Link to PDF file

No. 29178     -    Gary W. Frantz, dba Frantz Lumber Company, Gary W. Frantz, dba  Tri-State Logging and Tri-State Logging, Inc. v. Joseph M. Palmer, State Tax Commissioner of the State of West Virginia

Davis, J., dissenting:


        This case was a straightforward appeal by Gary W. Frantz. Mr. Frantz contested the dismissal of his administrative appeal by the Circuit Court of Kanawha County. The circuit court dismissed the administrative appeal concluding that it did not have jurisdiction because Mr. Frantz failed to post an appeal bond as required by W. Va. Code § 11-10-10(d) (1986) (Repl. Vol. 1999).   (See footnote 1)  Mr. Frantz unsuccessfully attempted to post an appeal bond under a provision of the statute requiring “the taxpayer [to] file with the clerk of the circuit court a cash bond or a corporate surety bond approved by the clerk.” Id. Because the appeal bond is statutorily mandated, the circuit court was correct in finding that it had no jurisdiction to address the merits of the administrative appeal. Based upon the posture of the case presented by the circuit court's ruling, the only issue presented to this Court was whether the circuit court was correct in determining it had no jurisdiction because Mr. Frantz failed to file with the clerk of the circuit court a bond approved by the clerk. Rather than addressing this narrow issue, the majority opinion has held as unconstitutional the bond waiver under W. Va. Code § 11-10-10(d). Insofar as the bond waiver provision was never invoked, nor attempted to be invoked by Mr. Frantz, I dissent.

I.
The West Virginia Supreme Court of Appeals of
Is Not Generally Empowered to Give Advisory Opinions

        The record in this case is clear. Mr. Frantz never sought to invoke the alternative to an administrative appeal bond under W. Va. Code § 11-10-10(d). W. Va. Code § 11-10-10(d) provides, in pertinent part:

        Notwithstanding the aforegoing and in lieu of such bond, the tax commissioner, in his discretion upon such terms as he may prescribe, may upon a sufficient showing by the taxpayer, certify to the clerk of the circuit court that the assets of the taxpayer subject to the lien imposed by section twelve of this article, or other indemnification, are adequate to secure performance of the orders of the court.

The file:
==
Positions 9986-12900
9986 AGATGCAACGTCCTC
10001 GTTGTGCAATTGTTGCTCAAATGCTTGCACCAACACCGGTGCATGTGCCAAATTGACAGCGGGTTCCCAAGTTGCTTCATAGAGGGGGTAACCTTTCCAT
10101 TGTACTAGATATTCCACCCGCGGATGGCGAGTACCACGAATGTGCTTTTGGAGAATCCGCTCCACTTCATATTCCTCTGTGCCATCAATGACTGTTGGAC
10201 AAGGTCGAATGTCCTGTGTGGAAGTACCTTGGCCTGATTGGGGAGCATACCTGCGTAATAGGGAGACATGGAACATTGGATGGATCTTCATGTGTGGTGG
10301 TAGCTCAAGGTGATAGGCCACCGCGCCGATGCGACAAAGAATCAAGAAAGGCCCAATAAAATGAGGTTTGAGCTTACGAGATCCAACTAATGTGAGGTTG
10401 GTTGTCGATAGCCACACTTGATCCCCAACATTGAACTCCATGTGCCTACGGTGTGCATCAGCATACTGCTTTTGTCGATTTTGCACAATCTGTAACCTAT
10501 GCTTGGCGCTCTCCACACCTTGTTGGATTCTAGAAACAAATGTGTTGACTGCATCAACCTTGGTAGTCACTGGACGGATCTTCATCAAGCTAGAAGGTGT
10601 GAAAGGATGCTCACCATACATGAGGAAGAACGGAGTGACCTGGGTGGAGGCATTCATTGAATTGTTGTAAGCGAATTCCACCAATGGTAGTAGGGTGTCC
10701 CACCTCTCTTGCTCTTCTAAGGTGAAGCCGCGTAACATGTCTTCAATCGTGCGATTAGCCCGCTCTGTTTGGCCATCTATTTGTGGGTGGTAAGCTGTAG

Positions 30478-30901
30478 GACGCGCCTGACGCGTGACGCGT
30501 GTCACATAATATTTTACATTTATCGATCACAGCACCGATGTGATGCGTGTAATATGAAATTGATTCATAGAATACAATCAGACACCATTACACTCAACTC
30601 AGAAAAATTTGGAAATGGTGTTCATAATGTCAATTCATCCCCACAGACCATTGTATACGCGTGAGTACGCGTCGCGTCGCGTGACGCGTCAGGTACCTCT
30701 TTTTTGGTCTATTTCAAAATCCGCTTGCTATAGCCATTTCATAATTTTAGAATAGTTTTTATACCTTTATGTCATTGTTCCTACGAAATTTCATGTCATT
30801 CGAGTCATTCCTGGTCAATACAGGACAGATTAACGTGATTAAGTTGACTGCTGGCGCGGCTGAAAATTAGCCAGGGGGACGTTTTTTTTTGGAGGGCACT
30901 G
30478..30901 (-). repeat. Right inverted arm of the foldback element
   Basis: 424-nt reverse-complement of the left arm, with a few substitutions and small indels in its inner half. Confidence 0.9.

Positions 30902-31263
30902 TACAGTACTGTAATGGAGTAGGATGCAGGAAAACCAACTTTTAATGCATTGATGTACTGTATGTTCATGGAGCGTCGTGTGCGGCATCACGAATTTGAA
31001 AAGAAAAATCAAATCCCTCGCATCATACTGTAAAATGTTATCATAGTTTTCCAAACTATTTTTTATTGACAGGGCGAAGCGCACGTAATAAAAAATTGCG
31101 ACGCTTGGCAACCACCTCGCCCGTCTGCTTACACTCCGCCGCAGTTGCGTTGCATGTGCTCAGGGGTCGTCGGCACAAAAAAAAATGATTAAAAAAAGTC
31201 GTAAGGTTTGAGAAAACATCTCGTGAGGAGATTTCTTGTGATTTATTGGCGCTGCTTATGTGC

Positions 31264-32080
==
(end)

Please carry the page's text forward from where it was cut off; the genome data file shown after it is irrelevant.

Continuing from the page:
Mr. Frantz never requested that the Tax Commissioner “certify to the clerk of the circuit court that the assets of the taxpayer . . . are adequate to secure performance of the orders of the court.” The circuit court was never presented with a complaint by Mr. Frantz that the Tax Commissioner refused to make the bond waiver as is provided for under the statute. Even so, the majority opinion has undertaken to address the constitutionality of the bond waiver provision when the provision was never in controversy.

        It is well-settled and fundamental law that “this Court is not authorized to issue advisory opinions[.]” State ex rel. City of Charleston v. Coghill, 156 W. Va. 877, 891, 207 S.E.2d 113, 122 (1973) (Haden, J., dissenting). In this regard, this Court observed in Harshbarger v. Gainer, 184 W. Va. 656, 659, 403 S.E.2d 399, 402 (1991) that “[s]ince President Washington, in 1793, sought and was refused legal advice from the Justices of the United States Supreme Court, courts--state and federal--have continuously maintained that they will not give 'advisory opinions.'” Likewise, we noted in United Fuel Gas Co. v. Public Service Commission, 73 W. Va. 571, 578, 80 S.E. 931, 934 (1914), that “[b]y the plain terms of the Constitution appellate jurisdiction is limited to controversies arising in judicial proceedings[.]” This Court further addressed the issue of advisory opinions in Mainella v. Board of Trustees of Policemen's Pension or Relief Fund of City of Fairmont, 126 W. Va. 183, 185-86, 27 S.E.2d 486, 487-88 (1943), as follows:

            Courts are not constituted for the purpose of making advisory decrees or resolving academic disputes. The pleadings and evidence must present a claim of legal right asserted by one party and denied by the other before jurisdiction of a suit may be taken.

Accord State ex rel. ACF Indust., Inc. v. Vieweg, 204 W. Va. 525, 533 n.13, 514 S.E.2d 176, 184 n.13 (1999). Despite these strong admonitions, though, we have recognized narrow exceptions to the rule against advisory opinions in cases involving “friendly” lawsuits. “Nonetheless, before this Court will undertake to adjudicate any matter directly affecting the public in general . . ., it must appear conclusively that every issue which could be raised in a proceeding to settle rights was raised[.]” State ex rel. Alsop v. McCartney, 159 W. Va. 829, 834, 228 S.E.2d 278, 281 (1976).

        In the instant appeal, the majority opinion rendered an advisory decision that the bond waiver provision is unconstitutional without first considering whether such a decision is appropriate, which, I submit, it is not. The majority opinion further concluded in its self-appointed advisory capacity, that Mr. Frantz thought it would be futile to ask the Tax Commissioner to waive the bond. However, even if such a decision were warranted in this case, the majority opinion sets forth no facts to support the futility argument. None existed. Under the “futility” standard adopted by the majority of the Court, anyone can refuse to comply with a statutory or administrative procedure and yet challenge the constitutionality of the procedure by simply stating that the act would be futile. Such reasoning is illogical and one with which I cannot agree.